Chief Economist at the National Stock Exchange of India
From optimism on a ‘pivot’ in July to caution in August to concern in September, markets have turned the corner in the last three months. A sequence of events points to hardening rates, further stress on EM and Frontier markets, and hardening of positions on the geopolitical front. The Fed’s 75bps hike with assurances of more to come, an entrenched slowdown in China—where growth has dipped below the rest of Asia for the first time since 1990—the announcement of a mobilisation drive in Russia, UK’s tax cuts—the steepest since 1972—and the resultant drop in the GBP, and a lifetime low for the INR stand out in an eventful month.
Global developed equities resumed declines in August that intensified further in September. The MSCI World Index fell by 4.3% in August and by another 7.2% in September thus far (As on September 23rd, 2022), translating into a YTD loss widening to 24.5%. The emerging market (EM) pack outperformed in August and ended flat only to fall by a steeper 8.9% in September, with the YTD loss being only a tad higher at 26.5%. India equities continued to outshine global peers, supported by renewed foreign portfolio inflows, relative economic resilience and falling crude oil and commodity prices. The benchmark Nifty 50 Index rallied by 3.5% in August, followed by a 2.4% loss in September thus far. With a modest YTD loss of 0.2%, Indian equities have outperformed its DM as well as EM peers by a wide margin.
Global debt markets have been reeling under pressure due to aggressive monetary tightening and hawkish forward guidance, with 10-year yields rising by 100-200bps across developed economies over the last two months. The Indian debt market, on the contrary, outperformed, with yields remaining steady at the short-end and falling at the long-end in August, thanks to renewed buying triggered by bond-inclusion news and low supply of SDLs and high-rated corporate bonds. The rally, however, was short-lived, with yields rising across the curve this month, and much more so at the short end, thereby leading to yield curve flattening further. Meanwhile, INR has touched record-high levels against the dollar (-8.9% YTD, as on Sep 23rd, 2022), thanks to persistent dollar strengthening, growth concerns and rising US yields. Please refer to our Market Roundup for more information on performance across asset classes/geographies.
Our Chart of the month section this time looks at two inter-related themes. The first tries to assess the extent of policy transmission in the economy by examining movement of rates across market segments and comparing them with previous hiking/easing cycles. Our analysis shows that the transmission improved under the MCLR regime introduced in Apr’16, and more so post the introduction of EBLR in Oct’19. The second theme analysis the impact of tightened financial conditions on India Inc. Our assessment of the top 1000 NSE listed companies shows a steady drop in overall leverage over the last five years, making India Inc. better placed to weather the rising rate environment. However, MSMEs seem to be in a difficult position given their high dependence on bank borrowings (80% of debt) and greater EBLR-linked loans (58% of the total floating rate loans by SCBs).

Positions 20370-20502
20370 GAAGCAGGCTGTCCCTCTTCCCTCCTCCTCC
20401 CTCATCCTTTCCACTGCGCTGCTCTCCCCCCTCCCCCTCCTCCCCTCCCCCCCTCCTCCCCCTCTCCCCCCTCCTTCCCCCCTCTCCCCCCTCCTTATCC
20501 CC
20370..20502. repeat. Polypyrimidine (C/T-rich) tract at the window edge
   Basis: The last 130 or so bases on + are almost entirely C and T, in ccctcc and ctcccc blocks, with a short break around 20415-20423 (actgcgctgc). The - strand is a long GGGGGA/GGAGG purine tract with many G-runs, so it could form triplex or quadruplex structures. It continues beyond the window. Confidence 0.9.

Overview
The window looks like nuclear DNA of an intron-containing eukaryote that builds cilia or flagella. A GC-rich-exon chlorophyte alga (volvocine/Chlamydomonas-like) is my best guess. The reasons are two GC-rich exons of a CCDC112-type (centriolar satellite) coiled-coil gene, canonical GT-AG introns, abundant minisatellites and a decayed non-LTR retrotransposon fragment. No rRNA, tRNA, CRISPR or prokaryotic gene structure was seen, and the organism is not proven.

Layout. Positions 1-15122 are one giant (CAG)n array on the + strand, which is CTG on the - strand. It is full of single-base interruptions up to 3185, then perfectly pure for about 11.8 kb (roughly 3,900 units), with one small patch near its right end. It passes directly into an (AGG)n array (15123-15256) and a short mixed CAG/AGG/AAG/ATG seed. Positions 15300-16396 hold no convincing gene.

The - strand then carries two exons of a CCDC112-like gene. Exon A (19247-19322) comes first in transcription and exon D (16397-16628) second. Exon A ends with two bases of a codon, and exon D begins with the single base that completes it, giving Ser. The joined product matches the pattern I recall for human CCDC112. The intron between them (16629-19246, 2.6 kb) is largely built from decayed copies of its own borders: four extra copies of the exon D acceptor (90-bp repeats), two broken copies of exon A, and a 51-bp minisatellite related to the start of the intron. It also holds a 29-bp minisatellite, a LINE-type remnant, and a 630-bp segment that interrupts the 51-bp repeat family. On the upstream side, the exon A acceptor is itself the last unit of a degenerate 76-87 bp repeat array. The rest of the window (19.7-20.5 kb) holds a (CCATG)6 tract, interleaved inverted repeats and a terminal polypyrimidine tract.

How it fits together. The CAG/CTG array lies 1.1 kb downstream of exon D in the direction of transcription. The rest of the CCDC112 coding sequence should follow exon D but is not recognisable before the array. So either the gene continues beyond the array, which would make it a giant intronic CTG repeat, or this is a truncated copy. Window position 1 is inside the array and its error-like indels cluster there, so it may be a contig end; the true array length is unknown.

On the macro front, Indian economy grew at a four-quarter high of 13.5% in Q1 FY23, but missed market as well as RBI estimate by a wide margin. Industrial production growth also disappointed and grew by a modest 2.5% YoY, with the three-year CAGR faltering as well. Meanwhile, the headline CPI inflation snapped a three-month declining trend to climb back to 7% in Aug’22, breaching the RBI’s upper tolerance of 6% for the eighth month in a row. Merchandise trade deficit narrowed marginally but remained elevated at US$28bn in August. On the positive side, the South-West monsoon this year has recorded a 7% surplus vis-à-vis the long period average (LPA) till September 25th.
Regardless of how many times we say it, the global economy is in an unprecedented state. Countries across the world are in varied levels of stress, and the interlinkages of the world we live in amplify that stress. Developed markets are overheating, emerging and frontier markets are having to tighten policy just after getting out of a global pandemic. India remains one of the economically resilient countries in this scenario. Fiscal and external balances remain in control, domestic demand continues to show signs of recovery, and the balance sheets of corporate and financial intermediaries have been through the trough. The next few quarters would help differentiate India further on the global stage.